Vikram Sampath's name has been bandied around liberally in the media, with both allegations and praise coming his way. We meet at his office at the Symbiosis School of Media and Communication, where Vikram sits in his new, corporatised avatar, looking vastly different from the man in baggy kurtas we're so used to seeing! "My experience with BLF can be a case study," he smiled, as he talked about his new role as the Director of SSMC. "It's a study in crisis management and PR as well."
The controversy surrounding the Bangalore Literature Festival, which had writers boycott the event because of Vikram's refusal to support the Awards Wapsi, has left him visibly worse for wear. “The biggest lesson in all this, one that I'm still grappling with, is what literary conclaves have become. They should be a place where different minds meet, not eco chambers where we all agree with each other. India is full of different viewpoints — we are an argumentative nation, but refusing to engage with someone because you don't agree with them goes against the principles of democracy.”
To reduce Vikram to a single controversy is doing him an injustice. His deep love for music and history have him involved in a number of projects that will help change the way India sees the arts. And he has plenty to be proud of — he set off to Mumbai less than a week after the stormy Bangalore Lit Fest, for the premier of Lilette Dubey and Mahesh Bhatt's Gauhar, which is based on his book - My Name is Gauhar Jaan. The play, which Vikram describes as a "magnum opus production", was done to celebrate 25 years of Dubey's company, Primetime. "Mahesh has been a good friend for a long time and there has been talk from a lot of filmmakers about turning the book into a film as well," he said. Gauhar will now hit the road, travelling to Lucknow before it comes to Bengaluru in March 2016. "They're also looking at touring abroad, in London and maybe Broadway," he said.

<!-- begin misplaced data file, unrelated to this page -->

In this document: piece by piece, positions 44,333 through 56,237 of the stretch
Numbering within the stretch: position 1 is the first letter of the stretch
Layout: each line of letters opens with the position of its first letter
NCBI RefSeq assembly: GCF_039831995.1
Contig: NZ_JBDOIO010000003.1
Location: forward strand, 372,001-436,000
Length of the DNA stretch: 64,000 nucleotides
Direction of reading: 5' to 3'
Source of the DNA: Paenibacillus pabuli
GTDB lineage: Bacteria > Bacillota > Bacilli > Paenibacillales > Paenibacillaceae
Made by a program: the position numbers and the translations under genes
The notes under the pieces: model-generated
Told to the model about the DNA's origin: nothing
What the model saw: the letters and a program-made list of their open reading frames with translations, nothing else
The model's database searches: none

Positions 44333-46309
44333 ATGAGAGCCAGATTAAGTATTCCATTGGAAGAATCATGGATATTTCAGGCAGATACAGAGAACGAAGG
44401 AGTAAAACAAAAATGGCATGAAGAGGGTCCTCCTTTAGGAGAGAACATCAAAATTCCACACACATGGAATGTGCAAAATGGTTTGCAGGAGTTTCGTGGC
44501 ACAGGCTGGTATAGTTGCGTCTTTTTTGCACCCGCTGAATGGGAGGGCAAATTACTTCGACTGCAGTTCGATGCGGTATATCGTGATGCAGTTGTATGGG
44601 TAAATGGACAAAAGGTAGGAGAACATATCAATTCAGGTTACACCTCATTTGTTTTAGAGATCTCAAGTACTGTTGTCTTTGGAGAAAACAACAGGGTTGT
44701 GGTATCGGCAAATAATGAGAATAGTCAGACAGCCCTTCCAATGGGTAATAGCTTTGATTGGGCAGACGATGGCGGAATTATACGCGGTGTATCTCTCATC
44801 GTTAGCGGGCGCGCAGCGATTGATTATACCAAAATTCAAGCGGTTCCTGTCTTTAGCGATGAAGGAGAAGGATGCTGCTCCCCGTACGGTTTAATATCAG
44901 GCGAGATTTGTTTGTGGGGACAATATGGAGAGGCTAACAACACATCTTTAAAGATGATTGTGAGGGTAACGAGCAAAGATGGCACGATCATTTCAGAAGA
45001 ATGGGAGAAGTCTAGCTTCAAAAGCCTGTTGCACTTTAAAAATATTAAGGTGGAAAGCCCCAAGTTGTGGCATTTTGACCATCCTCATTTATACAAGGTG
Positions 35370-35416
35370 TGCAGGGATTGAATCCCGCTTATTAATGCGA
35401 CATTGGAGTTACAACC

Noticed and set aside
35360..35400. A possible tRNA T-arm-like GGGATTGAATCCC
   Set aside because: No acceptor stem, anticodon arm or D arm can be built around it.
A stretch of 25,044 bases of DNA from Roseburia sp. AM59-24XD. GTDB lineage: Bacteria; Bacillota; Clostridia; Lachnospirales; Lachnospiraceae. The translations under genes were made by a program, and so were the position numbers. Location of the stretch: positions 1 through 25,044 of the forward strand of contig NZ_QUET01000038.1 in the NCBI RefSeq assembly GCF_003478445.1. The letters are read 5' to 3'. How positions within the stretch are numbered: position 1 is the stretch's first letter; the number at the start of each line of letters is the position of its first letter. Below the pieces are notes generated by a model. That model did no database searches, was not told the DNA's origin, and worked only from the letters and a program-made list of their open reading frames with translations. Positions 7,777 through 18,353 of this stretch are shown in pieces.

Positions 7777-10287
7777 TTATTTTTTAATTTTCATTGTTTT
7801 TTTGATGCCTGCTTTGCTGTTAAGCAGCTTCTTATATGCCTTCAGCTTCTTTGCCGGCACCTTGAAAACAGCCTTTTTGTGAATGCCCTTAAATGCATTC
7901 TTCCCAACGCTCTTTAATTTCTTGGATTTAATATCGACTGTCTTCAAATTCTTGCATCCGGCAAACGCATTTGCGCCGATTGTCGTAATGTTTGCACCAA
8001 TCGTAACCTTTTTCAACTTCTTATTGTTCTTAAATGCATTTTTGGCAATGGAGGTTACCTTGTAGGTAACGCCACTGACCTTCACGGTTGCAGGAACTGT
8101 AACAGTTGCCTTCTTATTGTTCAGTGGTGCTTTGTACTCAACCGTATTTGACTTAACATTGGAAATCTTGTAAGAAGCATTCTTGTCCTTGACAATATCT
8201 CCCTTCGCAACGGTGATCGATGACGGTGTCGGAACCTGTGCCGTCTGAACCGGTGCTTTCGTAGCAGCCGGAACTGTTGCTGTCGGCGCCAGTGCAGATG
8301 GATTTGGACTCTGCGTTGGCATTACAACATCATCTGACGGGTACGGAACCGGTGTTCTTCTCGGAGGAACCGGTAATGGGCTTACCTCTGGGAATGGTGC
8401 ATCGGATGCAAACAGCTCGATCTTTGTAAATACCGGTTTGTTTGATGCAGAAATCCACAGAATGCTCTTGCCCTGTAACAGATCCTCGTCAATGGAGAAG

For over two years now, Vikram has been involved in creating archives of Indian music, which cover a gamut of genres. That apart, his work with the International Society for Music Education, which is part of UNESCO, came up with a multi-pronged approach that looks at music's role in the cognitive development of children. "We're setting up a loose coalition, called the Indian Alliance for Music." This will act as a bridge between UNESCO and various governments.
As part of the Knowledge Commission, Vikram is in the process of seting up a Task Force for arts management, which is also being led by sculptor Balan Nambiar. This involves skilled persons at every level - lighting, sound, writing for the arts - and refurbishing the administration of academies and cultural institutions in the state. A curriculum is in the pipeline, but this requires staunch governmental support.
Our conversation at SSMC is interrupted a few times for various administrative duties need attending to. "I have a lot on my plate," he agrees. "There's been a lot of good as well, along with the bad and I've learned to develop a thick skin and focus on the positives. If the BLF situation were to repeat itself, though, I'd do the same thing.
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